SG's point, and my rant is that one is hard pressed to pick off a few things one wants, (to order rather than buy off the freakin lot), without having to check several 'packages' that are full of stuff one may not want, but most of which contain 'stuff' that are way overpriced and simply gross margin propper uppers for the mfg.
I think it's a matter of corporate policy/principle. If individual customers start picking apart packages, then the whole point of developing a sales pricing plan is defeated. BMW NA does occasionally allow a special order and there is a process but this is only for options that are typically not offered (Individual Sound system, Piano black trim, etc...) and is evaluated on a case-by-case basis.

On every car, I'd always like to get things a la carte. On a 3er, I want the sport seats, suspension, and steering wheel but not the glitzy bodywork. I want 4-way electric lumbar but not electric seats. But ultimately BMW is in the business to make money, and if ordering policies are overridden frequently then suddenly you'll get oddball, cancelled orders on lots and messed up accounting.
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Old 08-15-2012, 09:53 AM
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I too hate the "bundling" technique. I understand if the dealers prefer to have certain packages that they find attractive, but if you are ordering a car, you should be able to choose from a full menu instead of having to take a bunch of stuff you don't want in order to get an item like xenons. I built an xdrive28i the other day and was a little surprised at the final MSRP seeing as I had to choose packages instead of individual options. I guess some people may go ahead and drop the extra cash to get all the items they want, but I won't. The bundling just makes the BMW entry cars too expensive for what they are by the time you actually get the items you want, imo. Not that BMW is the only manufacturer doing this though. We shopped around Ford, VW, Toyota and a few others recently and noticed it there as well.
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Old 08-15-2012, 11:08 AM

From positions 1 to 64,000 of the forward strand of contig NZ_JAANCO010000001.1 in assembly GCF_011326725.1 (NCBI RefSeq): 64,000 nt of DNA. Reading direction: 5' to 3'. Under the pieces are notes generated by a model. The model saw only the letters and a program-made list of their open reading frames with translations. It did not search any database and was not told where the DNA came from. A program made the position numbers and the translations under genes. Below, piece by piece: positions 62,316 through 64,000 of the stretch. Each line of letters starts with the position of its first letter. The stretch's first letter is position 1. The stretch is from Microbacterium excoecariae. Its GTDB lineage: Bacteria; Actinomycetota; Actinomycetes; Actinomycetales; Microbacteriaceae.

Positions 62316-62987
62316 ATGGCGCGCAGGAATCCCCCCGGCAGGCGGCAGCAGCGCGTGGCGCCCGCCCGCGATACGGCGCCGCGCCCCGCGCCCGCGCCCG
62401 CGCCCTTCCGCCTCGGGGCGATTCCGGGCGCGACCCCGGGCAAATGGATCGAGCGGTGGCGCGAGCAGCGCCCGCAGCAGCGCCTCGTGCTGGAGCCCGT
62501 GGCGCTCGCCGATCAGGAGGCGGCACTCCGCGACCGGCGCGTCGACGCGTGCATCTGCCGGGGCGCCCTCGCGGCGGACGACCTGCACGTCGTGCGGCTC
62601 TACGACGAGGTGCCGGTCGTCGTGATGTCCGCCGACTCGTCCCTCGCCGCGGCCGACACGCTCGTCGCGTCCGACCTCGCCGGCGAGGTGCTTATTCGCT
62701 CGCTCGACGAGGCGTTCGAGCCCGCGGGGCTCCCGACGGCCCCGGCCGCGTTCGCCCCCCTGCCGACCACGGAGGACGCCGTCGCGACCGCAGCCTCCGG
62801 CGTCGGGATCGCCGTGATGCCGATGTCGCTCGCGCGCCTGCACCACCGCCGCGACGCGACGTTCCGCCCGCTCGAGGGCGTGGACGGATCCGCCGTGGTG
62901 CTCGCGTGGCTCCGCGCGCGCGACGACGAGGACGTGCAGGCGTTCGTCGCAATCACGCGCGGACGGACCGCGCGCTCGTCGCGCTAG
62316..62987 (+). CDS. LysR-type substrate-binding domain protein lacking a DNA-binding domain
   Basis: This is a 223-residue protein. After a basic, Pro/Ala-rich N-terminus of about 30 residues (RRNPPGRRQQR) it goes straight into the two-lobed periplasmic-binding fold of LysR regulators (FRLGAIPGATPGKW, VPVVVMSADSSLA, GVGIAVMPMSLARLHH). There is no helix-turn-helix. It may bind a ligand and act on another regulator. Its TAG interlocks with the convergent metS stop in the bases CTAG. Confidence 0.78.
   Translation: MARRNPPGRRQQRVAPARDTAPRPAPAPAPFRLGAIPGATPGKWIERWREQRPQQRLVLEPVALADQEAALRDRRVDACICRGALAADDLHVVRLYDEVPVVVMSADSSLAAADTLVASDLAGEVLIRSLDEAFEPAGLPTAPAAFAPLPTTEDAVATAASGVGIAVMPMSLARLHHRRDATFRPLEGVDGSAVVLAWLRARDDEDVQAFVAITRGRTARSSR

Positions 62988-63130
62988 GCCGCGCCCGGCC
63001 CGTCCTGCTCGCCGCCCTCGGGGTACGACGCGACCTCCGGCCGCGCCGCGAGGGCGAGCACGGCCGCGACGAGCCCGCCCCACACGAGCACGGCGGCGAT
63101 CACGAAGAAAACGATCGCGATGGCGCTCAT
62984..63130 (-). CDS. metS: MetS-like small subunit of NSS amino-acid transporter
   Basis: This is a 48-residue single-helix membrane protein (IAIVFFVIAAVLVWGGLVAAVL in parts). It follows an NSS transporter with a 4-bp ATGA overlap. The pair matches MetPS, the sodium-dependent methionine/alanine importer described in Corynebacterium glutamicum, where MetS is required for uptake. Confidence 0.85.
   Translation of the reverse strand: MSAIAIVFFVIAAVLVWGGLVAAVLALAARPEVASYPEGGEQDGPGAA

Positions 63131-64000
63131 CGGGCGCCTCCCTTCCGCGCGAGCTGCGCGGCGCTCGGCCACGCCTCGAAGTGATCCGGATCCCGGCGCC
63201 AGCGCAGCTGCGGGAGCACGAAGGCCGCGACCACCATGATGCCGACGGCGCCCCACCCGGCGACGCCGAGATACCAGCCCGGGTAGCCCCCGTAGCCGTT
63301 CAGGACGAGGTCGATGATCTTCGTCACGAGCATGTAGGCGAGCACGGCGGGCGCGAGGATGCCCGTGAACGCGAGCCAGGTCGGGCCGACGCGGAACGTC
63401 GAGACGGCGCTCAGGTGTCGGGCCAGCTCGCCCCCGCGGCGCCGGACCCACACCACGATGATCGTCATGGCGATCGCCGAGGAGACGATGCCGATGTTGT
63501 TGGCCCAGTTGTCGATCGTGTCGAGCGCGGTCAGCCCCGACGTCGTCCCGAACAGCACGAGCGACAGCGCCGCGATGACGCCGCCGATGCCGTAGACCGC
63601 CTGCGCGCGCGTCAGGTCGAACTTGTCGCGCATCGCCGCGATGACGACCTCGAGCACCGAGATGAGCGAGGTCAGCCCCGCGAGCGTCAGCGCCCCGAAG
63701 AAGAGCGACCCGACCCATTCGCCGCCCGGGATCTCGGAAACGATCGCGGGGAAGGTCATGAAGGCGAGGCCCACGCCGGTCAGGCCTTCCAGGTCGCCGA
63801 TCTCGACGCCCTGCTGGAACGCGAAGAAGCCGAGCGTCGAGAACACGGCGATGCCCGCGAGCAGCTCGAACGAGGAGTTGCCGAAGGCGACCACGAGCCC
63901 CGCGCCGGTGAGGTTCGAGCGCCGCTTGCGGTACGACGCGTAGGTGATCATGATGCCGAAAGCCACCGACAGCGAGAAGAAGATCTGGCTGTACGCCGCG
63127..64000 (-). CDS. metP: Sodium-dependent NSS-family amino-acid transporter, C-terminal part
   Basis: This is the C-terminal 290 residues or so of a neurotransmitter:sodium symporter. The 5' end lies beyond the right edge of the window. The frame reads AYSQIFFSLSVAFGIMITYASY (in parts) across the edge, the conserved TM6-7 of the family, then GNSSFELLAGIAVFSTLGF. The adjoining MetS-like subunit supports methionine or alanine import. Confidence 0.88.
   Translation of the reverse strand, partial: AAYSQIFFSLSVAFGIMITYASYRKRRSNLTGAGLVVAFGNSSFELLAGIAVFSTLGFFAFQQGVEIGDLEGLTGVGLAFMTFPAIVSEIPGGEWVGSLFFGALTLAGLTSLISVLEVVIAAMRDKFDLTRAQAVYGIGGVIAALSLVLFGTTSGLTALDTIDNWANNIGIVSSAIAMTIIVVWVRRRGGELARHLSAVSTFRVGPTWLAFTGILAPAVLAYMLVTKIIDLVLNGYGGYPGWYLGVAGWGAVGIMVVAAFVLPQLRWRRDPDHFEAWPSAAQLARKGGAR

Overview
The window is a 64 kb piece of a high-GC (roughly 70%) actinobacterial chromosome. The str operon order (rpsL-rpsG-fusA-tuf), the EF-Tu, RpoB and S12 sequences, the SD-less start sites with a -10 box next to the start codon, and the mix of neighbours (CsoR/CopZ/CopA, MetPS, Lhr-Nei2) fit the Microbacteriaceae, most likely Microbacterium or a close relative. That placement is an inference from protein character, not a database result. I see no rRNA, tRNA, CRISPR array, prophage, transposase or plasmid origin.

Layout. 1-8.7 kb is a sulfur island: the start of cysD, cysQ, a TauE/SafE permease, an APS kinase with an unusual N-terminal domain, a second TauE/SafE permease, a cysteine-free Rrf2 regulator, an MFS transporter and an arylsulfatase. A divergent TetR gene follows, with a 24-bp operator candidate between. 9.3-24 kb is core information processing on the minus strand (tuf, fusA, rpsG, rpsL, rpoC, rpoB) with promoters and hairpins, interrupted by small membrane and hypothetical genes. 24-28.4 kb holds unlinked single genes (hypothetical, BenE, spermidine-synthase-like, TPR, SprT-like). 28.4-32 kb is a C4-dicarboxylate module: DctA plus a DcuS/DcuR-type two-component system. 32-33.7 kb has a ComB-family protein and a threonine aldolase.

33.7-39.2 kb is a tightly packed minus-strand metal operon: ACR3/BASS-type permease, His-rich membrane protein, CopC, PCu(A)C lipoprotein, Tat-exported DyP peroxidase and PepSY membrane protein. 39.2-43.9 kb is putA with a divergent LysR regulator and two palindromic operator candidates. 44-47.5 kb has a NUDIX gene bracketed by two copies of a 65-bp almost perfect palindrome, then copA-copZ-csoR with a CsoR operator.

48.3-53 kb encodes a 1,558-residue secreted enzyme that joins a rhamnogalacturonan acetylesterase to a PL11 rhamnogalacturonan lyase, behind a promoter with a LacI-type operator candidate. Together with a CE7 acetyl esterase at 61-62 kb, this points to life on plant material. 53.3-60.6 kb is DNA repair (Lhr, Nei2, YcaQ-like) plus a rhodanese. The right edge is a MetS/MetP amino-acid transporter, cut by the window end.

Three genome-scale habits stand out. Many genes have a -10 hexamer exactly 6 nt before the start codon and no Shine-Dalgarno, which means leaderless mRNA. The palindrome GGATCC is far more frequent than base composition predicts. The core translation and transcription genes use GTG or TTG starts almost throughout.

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M,

Quote:
Originally Posted by AzNMpower32 View Post
I think it's a matter of corporate policy/principle. If individual customers start picking apart packages, then the whole point of developing a sales pricing plan is defeated.

Typical Big Co 1980s 'customer oriented' corp policy, and nothing to do with 'a sales plan', imo. It has to do primarily with BMW, et al, 'plan' to get customers to pay extra for items that are 'standard'/much lower cost on other brands, and is a gross margin % padder...

BMW NA does occasionally allow a special order and there is a process but this is only for options that are typically not offered (Individual Sound system, Piano black trim, etc...) and is evaluated on a case-by-case basis.

I knew that; not my point, and it doesn't really address the issue.

On every car, I'd always like to get things a la carte. On a 3er, I want the sport seats, suspension, and steering wheel but not the glitzy bodywork. I want 4-way electric lumbar but not electric seats. But ultimately BMW is in the business to make money, and if ordering policies are overridden frequently then suddenly you'll get oddball, cancelled orders on lots and messed up accounting.
Not suggesting BMW not 'make money', but as a ridiculous example of allowing 'customization', one can order a freakin Subway sandwich any way one wants. Back at the car buying ranch, a car purchase is the largest buy, next to a house, and a car is a rapidly depreciating 'asset' on top of that 'annual income' sized cost. "Ordering policies"?: I must have missed that onerous point, esp in regards to a $50-$100G buy, in Biz school or my 30 year career.

"Oddball, canceled orders", yes it could and does happen. "Messed up accounting", don't think so, and that's what good accounting and audit depts are for.